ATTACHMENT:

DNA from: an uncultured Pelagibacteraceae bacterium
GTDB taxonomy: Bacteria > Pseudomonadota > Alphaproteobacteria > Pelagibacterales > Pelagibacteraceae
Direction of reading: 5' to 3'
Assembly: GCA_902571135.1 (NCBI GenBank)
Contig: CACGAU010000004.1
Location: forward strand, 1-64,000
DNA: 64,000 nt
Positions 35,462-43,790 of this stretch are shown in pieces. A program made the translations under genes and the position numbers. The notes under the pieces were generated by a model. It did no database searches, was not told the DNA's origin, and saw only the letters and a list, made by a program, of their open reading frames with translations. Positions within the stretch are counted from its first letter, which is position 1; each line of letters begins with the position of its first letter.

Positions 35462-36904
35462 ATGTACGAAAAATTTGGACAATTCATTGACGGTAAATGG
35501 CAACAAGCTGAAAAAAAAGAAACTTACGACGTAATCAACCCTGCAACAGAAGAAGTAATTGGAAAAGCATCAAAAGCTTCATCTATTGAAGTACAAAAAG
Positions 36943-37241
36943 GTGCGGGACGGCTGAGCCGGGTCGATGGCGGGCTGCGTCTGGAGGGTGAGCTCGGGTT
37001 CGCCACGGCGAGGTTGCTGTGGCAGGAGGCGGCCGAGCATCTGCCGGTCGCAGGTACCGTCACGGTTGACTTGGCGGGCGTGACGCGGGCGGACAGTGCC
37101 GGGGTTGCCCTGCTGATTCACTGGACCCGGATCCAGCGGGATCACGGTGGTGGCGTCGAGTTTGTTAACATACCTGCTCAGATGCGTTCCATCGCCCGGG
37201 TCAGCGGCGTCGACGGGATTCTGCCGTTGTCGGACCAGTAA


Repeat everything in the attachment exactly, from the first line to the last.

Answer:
DNA from: an uncultured Pelagibacteraceae bacterium
GTDB taxonomy: Bacteria > Pseudomonadota > Alphaproteobacteria > Pelagibacterales > Pelagibacteraceae
Direction of reading: 5' to 3'
Assembly: GCA_902571135.1 (NCBI GenBank)
Contig: CACGAU010000004.1
Location: forward strand, 1-64,000
DNA: 64,000 nt
Positions 35,462-43,790 of this stretch are shown in pieces. A program made the translations under genes and the position numbers. The notes under the pieces were generated by a model. It did no database searches, was not told the DNA's origin, and saw only the letters and a list, made by a program, of their open reading frames with translations. Positions within the stretch are counted from its first letter, which is position 1; each line of letters begins with the position of its first letter.

Positions 35462-36904
35462 ATGTACGAAAAATTTGGACAATTCATTGACGGTAAATGG
35501 CAACAAGCTGAAAAAAAAGAAACTTACGACGTAATCAACCCTGCAACAGAAGAAGTAATTGGAAAAGCATCAAAAGCTTCATCTATTGAAGTACAAAAAG
Positions 36943-37241
36943 GTGCGGGACGGCTGAGCCGGGTCGATGGCGGGCTGCGTCTGGAGGGTGAGCTCGGGTT
37001 CGCCACGGCGAGGTTGCTGTGGCAGGAGGCGGCCGAGCATCTGCCGGTCGCAGGTACCGTCACGGTTGACTTGGCGGGCGTGACGCGGGCGGACAGTGCC
37101 GGGGTTGCCCTGCTGATTCACTGGACCCGGATCCAGCGGGATCACGGTGGTGGCGTCGAGTTTGTTAACATACCTGCTCAGATGCGTTCCATCGCCCGGG
37201 TCAGCGGCGTCGACGGGATTCTGCCGTTGTCGGACCAGTAA